Asian Cup 2019: Home comforts for Al Ain star Tsukasa Shiotani as Japan beat Uzbekistan

Matt Jones - Editor 20:38 17/01/2019
  • Facebook
  • Twitter
  • Mail
  • Pinterest
  • LinkedIn
  • Facebook
  • Twitter
  • WhatsApp
  • Pinterest
  • LinkedIn
Tsukasa Shiotani's rocket wins the game for Japan.

Japan and Uzbekistan put on a show for the final Asian Cup game in Group F – three fine goals punctuating a game full of zest.

Both Hector Cuper and Hajime Moriyasu made changes to their starting XIs, with both sides guaranteeing qualification to the knockout rounds with two wins from their opening two games.

But it didn’t make for a disjointed game as there was attacking intent shown from the opening whistle.

Eldor Shomurodov slalomed through the Japan defence to open the scoring for the White Wolves, before Newcastle United forward Yoshinori Muto nodded his side level before the interval.

Tsukasa Shiotani – who plays for UAE giants Al Ain – would have been feeling right at home in the Garden City and won it for Japan with a rifled effort after the break.

Here, we look at some talking points.


Eldor Shomurodov opened the scoring in fine fashion.

Eldor Shomurodov opened the scoring in fine fashion.

For a game considered a dead rubber, this was a thoroughly entertaining affair, with the spectacle right up there with any of the best encounters the tournament has had to offer thus far.

Japan’s 3-2 win over Turkmenistan was engrossing, while Iraq’s stoppage time win over Vietnam in their opener by the same scoreline was equally as engaging. And this encounter was no different, with the game open from the first whistle and both teams intent on attacking.

Perhaps spurred by the desire to earn top spot and thereby avoid a likely harder round-of-16 tie, or maybe each side’s second string were keen to make the most of a rare start. Whatever the reason, this game delivered from the opening minutes.

Eldor Shomurodov set the tone with a sublime opening goal that – much like the game itself – is up there with the finest strikes seen at the tournament so far.

Slicing his way through the Blue Samurai defence, the 23-year-old FC Rostov talent showed mesmerising close control amid a field of blue shirts to create the space for a shot, and when the crucial moment arrived he provided a deft flick over United States-born Japan keeper Daniel Schmidt.

Japan’s response was immediate, Newcastle United attacking midfielder Yoshinori Muto rising excellently to plant a firm header past Ignatiy Nesterov, while the best was saved until last.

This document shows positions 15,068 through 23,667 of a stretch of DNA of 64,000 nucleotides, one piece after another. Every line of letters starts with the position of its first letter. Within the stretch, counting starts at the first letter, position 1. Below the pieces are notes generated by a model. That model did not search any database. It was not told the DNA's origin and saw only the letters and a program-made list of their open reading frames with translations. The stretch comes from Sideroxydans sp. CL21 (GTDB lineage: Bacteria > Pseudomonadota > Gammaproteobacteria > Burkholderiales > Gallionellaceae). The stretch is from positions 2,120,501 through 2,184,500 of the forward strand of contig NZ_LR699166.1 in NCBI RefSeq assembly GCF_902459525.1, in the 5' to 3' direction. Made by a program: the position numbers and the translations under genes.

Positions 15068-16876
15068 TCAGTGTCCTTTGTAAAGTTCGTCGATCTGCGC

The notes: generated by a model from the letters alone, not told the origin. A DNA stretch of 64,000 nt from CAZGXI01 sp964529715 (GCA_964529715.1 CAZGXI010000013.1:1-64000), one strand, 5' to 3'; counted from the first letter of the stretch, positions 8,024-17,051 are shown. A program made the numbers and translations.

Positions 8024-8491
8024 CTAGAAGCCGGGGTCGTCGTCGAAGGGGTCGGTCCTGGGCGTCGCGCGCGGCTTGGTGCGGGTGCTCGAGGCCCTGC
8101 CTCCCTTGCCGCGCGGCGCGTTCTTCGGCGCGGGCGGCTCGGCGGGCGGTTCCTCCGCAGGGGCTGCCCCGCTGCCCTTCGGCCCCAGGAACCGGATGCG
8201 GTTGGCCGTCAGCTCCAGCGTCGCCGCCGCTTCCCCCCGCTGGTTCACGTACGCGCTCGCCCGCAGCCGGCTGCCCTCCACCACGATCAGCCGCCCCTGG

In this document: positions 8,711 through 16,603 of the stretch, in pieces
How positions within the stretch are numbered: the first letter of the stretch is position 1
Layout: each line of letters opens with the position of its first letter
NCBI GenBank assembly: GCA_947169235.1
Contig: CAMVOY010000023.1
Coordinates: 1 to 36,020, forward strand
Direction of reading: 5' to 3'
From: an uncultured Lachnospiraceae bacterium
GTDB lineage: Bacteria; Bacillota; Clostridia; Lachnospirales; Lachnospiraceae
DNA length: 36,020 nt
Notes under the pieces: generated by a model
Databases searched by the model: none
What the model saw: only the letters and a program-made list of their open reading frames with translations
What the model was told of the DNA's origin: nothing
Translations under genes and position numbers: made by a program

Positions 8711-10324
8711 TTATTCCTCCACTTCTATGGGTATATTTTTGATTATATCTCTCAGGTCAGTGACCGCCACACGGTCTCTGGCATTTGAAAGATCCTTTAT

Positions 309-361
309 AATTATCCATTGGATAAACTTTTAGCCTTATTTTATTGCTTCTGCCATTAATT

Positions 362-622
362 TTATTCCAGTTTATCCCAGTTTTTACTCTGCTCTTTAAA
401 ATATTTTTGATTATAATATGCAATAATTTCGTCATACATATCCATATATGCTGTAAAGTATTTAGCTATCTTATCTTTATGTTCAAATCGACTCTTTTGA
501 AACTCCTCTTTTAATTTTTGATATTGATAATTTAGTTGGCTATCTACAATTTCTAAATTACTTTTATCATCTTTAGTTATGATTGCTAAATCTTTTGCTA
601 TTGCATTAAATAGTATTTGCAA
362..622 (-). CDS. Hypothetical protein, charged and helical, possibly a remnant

Al Ain defender Tsukasa Shiotani blasted home the winner from 18 yards after Uzbekistan failed to clear.


Tsukasa Shiotani (2nd l, facing camera) celebrates with team-mates after putting Japan 2-1 up.

Tsukasa Shiotani (2nd l, facing camera) celebrates with team-mates after putting Japan 2-1 up.

What a moment it was for Shiotani – scoring a goal in front of his home fans of Al Ain. Well, almost. The game was being played at Khalifa bin Zayed Stadium – the Boss’ former stadium before relocating a few kilometres down the road to the beautiful Hazza bin Zayed Stadium in 2014.

Al Ain’s new home may be beautiful, but Shiotani’s strike to give Japan the lead was equally as stunning – the versatile defender launching a rocket which nestled in the top corner and gave Nesterov no chance whatsoever.

It was just the 30-year-old’s third cap for his country – having earned his first two way back in 2014. But selectors must have been keeping close tabs on the left-back, who has flourished since arriving in the Garden City from Sanfrecce Hiroshima in his homeland in 2017.

The all-action man was an intrinsic part of the Boss’ Arabian Gulf League title success last season – playing 18 league games for Zoran Mamic’s champions and contributing three goals to the cause.

His all-round ability and knack for crucial tackles as well as affecting the attack are all impressive attributes to Shiotani’s game. And if he has finally caught the attention of national team boss Moriyasu as a late call-up thanks to some key injuries, how long will it be before other clubs come calling for his services?

For now he will just be focused on prying the door open further to the Japan starting XI for the crucial games that lie ahead as the Asian Cup enters the knockout phase.


Yoshinori Muto (2nd r) and Tsukasa Shiotani (2nd l) celebrate after their win.

Yoshinori Muto (2nd r) and Tsukasa Shiotani (2nd l) celebrate after their win.

Speaking of fringe players, it was a night on which they certainly stuck their hands up for inclusion in the knockout rounds should coaches be looking to freshen up their squads.

Tenacious Magpies’ attacker Muto was another man in blue to impress. He rose to nod in Sei Muroya’s cross minutes after falling behind as the Blue Samurai wiped away the White Wolves’ advantage.

The 26-year-old generally buzzed about the pitch and has been a bright point, at times, for Newcastle in an otherwise turbulent 2018/19 campaign – scoring his only Magpies goal against Manchester United at Old Trafford before Christmas, he made it 2-0 to Rafa Benitez’s side before the home side staged a comeback to win 3-2.

Gamba Osaka defender Genta Miura will also have given manager Moriyasu food for thought with a solid performance.

For Hector Cuper’s side, 22-year-old midfielders Dostonbek Khamdamov and Otabek Shukurov – the latter plays in the UAE with AGL leaders Sharjah – continued to look impressive, even though they have featured prominently for the Uzbeks in the UAE.

Know more about Sport360 Application


Most popular